Like particle systems, The Faces We Live are Systems Too

bigstock-Surreal-Cubist-Eyes-And-Faces-7736887 (1) “Like particle systems, our selves are partially integrated systems of subselves that still from time to time assert their own identities.” Danah Zohar

What would it look like to have a ‘subself” or ‘part’ assert its own identity?

For an example, you have a part of yourself that is fiercely independent and loves privacy. Unexpectedly, you are faced with a failing elderly parent who needs you to care for them.

Having exhausted all possible alternatives, the situation falls solely on your shoulders alone. You sincerely want to help your beloved parent AND you have another part of you that fears your life will be completely absorbed by the enormity of this new care-giving responsibility.

You feel trapped, torn between your love and desire to help your parent and your fear of enslavement, being taken hostage by the magnitude of this situation. You feel overwhelmed, distraught.

You are experiencing two absolutely understandable internal subselves/parts that are begging for recognition and support from you. Much of your available energy to conduct your everyday life is now focused on this pending dilemma. What to do?

You may be so troubled by this predicament that you even appear to others as ‘less together’, even fragmented.

Your light has diminished. The boundaries between your subselves/parts have suddenly shifted and merged like particle systems as your mental and emotional energies are struggling towards an answer.

This is an example of why it’s important to acknowledge your parts/subselves. Because it is often at this point in your internal conflict, while attempting to reach a solution, you might “should” on yourself, thinking “Don’t be so selfish”, or, “After all your parent did for you…”, drowning in guilt which usually leads to overriding, denying, and/or shaming one or the other part.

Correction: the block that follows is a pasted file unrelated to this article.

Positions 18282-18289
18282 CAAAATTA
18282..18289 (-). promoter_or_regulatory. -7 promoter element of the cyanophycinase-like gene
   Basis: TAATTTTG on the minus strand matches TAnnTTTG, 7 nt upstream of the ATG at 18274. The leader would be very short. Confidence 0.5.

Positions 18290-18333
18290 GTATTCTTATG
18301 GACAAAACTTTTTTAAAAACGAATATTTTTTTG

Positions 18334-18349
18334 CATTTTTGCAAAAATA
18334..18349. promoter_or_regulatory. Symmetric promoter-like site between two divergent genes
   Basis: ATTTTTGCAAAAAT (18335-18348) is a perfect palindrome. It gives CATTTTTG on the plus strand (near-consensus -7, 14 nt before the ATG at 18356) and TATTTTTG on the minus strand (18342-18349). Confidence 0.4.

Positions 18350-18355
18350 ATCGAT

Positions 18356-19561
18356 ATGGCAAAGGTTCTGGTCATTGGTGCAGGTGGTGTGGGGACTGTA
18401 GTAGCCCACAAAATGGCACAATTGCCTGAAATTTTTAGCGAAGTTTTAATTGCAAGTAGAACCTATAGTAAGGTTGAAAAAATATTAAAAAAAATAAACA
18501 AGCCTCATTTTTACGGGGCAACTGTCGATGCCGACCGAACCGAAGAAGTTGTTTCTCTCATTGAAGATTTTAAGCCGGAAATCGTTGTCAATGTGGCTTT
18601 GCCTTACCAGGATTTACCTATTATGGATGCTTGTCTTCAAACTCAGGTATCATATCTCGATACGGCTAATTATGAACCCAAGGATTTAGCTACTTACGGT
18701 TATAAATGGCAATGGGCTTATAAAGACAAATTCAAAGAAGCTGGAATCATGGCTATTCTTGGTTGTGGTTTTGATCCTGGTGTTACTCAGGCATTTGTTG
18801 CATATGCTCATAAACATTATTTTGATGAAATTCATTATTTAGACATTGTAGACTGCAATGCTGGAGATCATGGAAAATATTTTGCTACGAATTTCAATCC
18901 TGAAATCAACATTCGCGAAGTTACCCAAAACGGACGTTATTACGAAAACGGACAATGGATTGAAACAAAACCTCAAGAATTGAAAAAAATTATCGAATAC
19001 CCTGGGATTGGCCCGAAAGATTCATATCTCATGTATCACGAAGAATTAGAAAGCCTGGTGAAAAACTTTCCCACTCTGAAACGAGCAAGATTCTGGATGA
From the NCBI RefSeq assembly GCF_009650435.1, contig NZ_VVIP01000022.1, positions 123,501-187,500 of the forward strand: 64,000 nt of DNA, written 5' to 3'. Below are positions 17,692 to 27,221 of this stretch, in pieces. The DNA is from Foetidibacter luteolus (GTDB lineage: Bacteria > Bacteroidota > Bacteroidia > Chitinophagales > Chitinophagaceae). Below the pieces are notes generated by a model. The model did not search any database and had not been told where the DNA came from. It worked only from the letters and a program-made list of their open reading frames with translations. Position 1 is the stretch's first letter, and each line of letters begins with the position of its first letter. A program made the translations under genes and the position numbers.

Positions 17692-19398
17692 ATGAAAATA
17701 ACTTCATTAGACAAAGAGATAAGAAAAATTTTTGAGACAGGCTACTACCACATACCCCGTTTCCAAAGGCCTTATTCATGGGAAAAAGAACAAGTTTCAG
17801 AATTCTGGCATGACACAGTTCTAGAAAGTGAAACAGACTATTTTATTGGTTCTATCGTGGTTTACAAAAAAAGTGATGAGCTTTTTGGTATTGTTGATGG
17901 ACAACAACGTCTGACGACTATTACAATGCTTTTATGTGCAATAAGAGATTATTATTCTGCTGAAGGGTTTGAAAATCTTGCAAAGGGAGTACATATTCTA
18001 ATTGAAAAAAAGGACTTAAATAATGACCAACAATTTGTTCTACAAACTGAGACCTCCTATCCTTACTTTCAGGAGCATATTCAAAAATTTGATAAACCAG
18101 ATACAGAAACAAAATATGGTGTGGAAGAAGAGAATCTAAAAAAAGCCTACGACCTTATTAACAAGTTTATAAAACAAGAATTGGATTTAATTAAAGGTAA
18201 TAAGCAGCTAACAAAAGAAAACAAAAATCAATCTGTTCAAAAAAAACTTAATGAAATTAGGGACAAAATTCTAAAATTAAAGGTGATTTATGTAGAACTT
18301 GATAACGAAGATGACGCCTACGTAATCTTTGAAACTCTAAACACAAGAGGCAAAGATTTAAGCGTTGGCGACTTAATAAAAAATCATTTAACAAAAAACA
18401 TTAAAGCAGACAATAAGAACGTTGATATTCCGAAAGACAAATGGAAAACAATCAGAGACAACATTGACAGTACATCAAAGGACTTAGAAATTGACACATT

Parts relax when we listen to them without judgments.

Instead of rushing to find a solution, what if you could just acknowledge and accept both parts. Treating each part respectfully, you could write a letter to yourself (a friend or god) describing how each part feels/thinks/believes WITHOUT JUDGMENTS.

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  1. Dawn,

    How can you ever decide which part to follow? And should you resolve to revisit your decision on some regular basis?


    • Hi Ron,

      In this model (Internal Family Systems) the object is simply to acknowledge and accept that we are divided within ourselves. There are no “bad/good” parts, rather parts that are vying for equal acknowledgment and acceptance. For example, I may feel morally obligated to tend to an elderly parent AND feel resentful because the parent was absent or mean.

      Usually, we override, stuff, guilt trip or beat up on one of the feelings instead of simply accepting these competing feelings. FEELINGS are never good or bad except to the extent that we make them so.
      I hope this helps to clarify this particular blog post.
      Thanks again for responding. Dawn

  2. I watched my wife fade away with a terminal cancer. The process took about 4 years. The system (Internal Family Systems) became part of (though I didn’t know it at the time) the grief. I found my emotional, psychological, and spiritual and physical self in places I could have never fore seen. Fear became a huge emotion and hope did too. To this day I believe love is the strongest emotion of all. All I can say is thank god for all the parts of the self. One thing for certain too: life is a unique experience and we don’t have to do it alone.

    • Hi K,
      Thank you for commenting. I’m sorry for your loss and the myriad of feelings & thoughts (parts) that I’m imaging you experienced during those four years as you accompanied your wife on her long and arduous journey.

      Often times, some of the most difficult parts to accept are those feelings of relief when the journey finally comes to an end.

      I know parents suffering from the long term exhausting consequences of their drug affected children. Sometimes they have a part that wishes their child were dead. I’m saddened when these parents can’t find any peace because of these “bad” feelings.

      If only we could learn to accept/acknowledge ALL of our thoughts and feelings without such harsh judgment and condemnation.

      Warmly, dawn

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